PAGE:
I have a confession to make. Despite my love of all things green and leafy, historically I have been pretty hopeless with houseplants. They are generally to be found looking slightly sad on windowsills around our home having been either over or under watered, under fed and left in their too small pots for too long (maybe ‘a sadness of houseplants should be the collective noun). However, when one of my favourite local coffee shops announced they were taking over the unit next door to open a plant shop, naturally it piqued my interest.
The key according to Milli, owner of soon to open The Violet Palm, is to fill your house with plants. “You can’t forget about them when they’re everywhere.” She admits that when she and her husband opened their café The Flower Cup a little over 18 months ago, she knew little about plants. As the name suggests selling flowers alongside the cake and cappuccinos was always something that had been part of the plan, but stocking houseplants only came into the equation when it became clear that there was a burgeoning demand. First there were a few cacti and then, when they proved popular an increasing range of other plants, to the point that they became a significant part of the café’s identity. I can confirm from my own experience that allowing customers to gaze at an attractive display of plants while sipping on an artisan coffee is a very effective sales tactic!
Although the evolution of The Flower Cup into fully fledged green oasis was primarily market driven, Milli has also become swept up by the houseplant boom. “We started getting really into plants ourselves, learning more about them, and now our house is like a jungle! My new thing is bringing back plants from the dead – I’ve even got a little nursery at home.” Like many people (including myself), Milli and her husband only have access to a small courtyard garden at home which is currently a work in progress. With almost half of all 25-34 year olds in rented accommodation and home ownership down amongst most age-groups, opportunities to develop a garden may be limited for many people. Yet, the current demand for houseplants suggests that green space, whether indoors or outdoors, remains highly desirable. “It’s nice to have plants inside” says Milli. “They definitely bring something different to a house. They’re interesting and soften up a room.”
Having the opportunity to bring plants home from work has allowed Milli to gain an understanding of the environment which encourages them to thrive through a certain amount of trial and error. However, she has recognised a demand from customers to learn about plants and flowers and the difficulties some may have accessing classes, an issue I touched upon in my previous blog on lifelong learning. Floristry workshops have already been a feature at The Flower Cup, but these will now be developed further at The Violet Palm, extending into aspects of houseplant care and display such as terrariums. “It can be hard if people have full time jobs, and there aren’t a lot of night classes available, so it’s something we can offer.” The workshops will take place around a large, rustic wooden table which is the centrepiece of the shop and will be limited to 8 places so that participants get lots of individual attention. I think this is a great idea as a way of giving people the confidence to try something different or even to get into plants for the first time.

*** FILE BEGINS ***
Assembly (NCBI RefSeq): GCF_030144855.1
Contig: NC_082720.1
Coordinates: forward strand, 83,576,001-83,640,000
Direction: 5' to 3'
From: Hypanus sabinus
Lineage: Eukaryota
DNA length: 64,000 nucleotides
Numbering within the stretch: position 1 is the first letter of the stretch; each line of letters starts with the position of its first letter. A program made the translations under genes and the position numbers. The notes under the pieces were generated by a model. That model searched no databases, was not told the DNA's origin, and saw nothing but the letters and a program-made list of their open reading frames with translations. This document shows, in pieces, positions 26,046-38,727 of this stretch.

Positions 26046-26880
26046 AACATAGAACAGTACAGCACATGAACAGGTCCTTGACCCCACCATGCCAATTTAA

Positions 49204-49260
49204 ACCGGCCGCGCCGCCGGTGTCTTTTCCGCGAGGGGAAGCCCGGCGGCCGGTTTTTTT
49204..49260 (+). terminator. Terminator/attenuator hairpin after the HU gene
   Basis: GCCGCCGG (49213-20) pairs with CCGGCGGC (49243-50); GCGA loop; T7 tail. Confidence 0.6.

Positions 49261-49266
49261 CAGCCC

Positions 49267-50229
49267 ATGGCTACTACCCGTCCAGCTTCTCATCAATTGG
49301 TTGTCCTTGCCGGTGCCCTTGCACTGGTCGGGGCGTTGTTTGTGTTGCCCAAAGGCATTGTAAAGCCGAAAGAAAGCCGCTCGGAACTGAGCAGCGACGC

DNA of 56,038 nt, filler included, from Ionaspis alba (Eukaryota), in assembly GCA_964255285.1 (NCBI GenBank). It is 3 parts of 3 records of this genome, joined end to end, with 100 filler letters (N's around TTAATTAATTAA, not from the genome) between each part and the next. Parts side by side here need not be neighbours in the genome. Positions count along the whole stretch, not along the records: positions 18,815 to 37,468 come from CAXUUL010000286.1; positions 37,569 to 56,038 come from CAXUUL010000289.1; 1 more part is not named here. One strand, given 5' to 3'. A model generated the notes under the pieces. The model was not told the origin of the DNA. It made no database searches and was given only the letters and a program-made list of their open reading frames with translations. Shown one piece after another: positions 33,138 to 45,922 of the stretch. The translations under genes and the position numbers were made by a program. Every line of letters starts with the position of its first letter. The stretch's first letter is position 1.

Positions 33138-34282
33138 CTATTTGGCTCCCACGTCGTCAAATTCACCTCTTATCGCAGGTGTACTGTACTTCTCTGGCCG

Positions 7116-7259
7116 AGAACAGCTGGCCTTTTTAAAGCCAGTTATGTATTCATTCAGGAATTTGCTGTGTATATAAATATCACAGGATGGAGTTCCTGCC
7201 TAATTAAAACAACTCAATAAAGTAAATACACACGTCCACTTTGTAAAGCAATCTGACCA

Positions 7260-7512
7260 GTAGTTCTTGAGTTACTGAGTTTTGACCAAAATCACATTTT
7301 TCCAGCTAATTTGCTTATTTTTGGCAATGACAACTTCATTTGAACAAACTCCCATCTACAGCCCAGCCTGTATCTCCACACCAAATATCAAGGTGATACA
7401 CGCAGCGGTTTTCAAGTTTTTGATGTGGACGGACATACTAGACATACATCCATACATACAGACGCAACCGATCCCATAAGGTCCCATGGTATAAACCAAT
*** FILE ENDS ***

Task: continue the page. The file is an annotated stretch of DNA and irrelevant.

With houseplants currently being so popular chains such as Wilko and B&Q are stocking an increasing range and Milli notes that this will be a key challenge for The Violet Palm. It is impossible to compete on price with the buying power of the chains allowing them to sell their plants more cheaply than a shop like The Violet Palm. “People think it’s buttons to buy plants but it’s the journey it takes. We get our stock from Holland via a UK supplier, so they take a cut, but hopefully eventually we’ll have the volume to order direct.”
We agree that although the chains may be cheap their plants can often be unattractively displayed, vaguely labelled and sometimes in poor condition. As well as looking to stock more distinctive varieties, The Violet Palm will be providing specific plant care information with the plants they sell so that people know how to look after them once they get them home. The shop is also partnering with other businesses such as local supplier Dandy’s Topsoil for the provision of bespoke growing media, as well as plant food specialists, Growth Technology. Overall the aim will be to provide a one-stop-shop with plants, pots appropriate compost and plant food all available together. Deliveries will be also available in The Violet Palm branded van (another way of getting the name out around the city) and an online shop will be launched later in the summer.
It’s not only Milli who has grown to love plants. The other staff at The Flower Cup are also now getting hooked and can be found comparing pictures of their prize specimens. As someone who started their gardening journey with a few pots of pansies in an otherwise unattractive back yard, I find the idea that people are seeking out ways of greening whatever space they have quite heartening. It would be easy to assume that an interest in plants is only for those lucky enough to have large gardens, but you only need to look on Instagram to see that there is a huge appetite (and industry) for succulents, cacti and other houseplants. I’ve loved seeing some of the stunning displays that James Wong has been posting on social media from his own small London flat, and I’ve heard good things about Jane Perrone’s podcast ‘On the Ledge’ about growing indoors (happily these two worlds have collided with Jane interviewing James for a recent episode). So perhaps it’s time I reappraised my own rather lack lustre approach to houseplants and joined in the fun!
The Violet Palm opens Tuesday 24th July 2018, Watergate Row South, Chester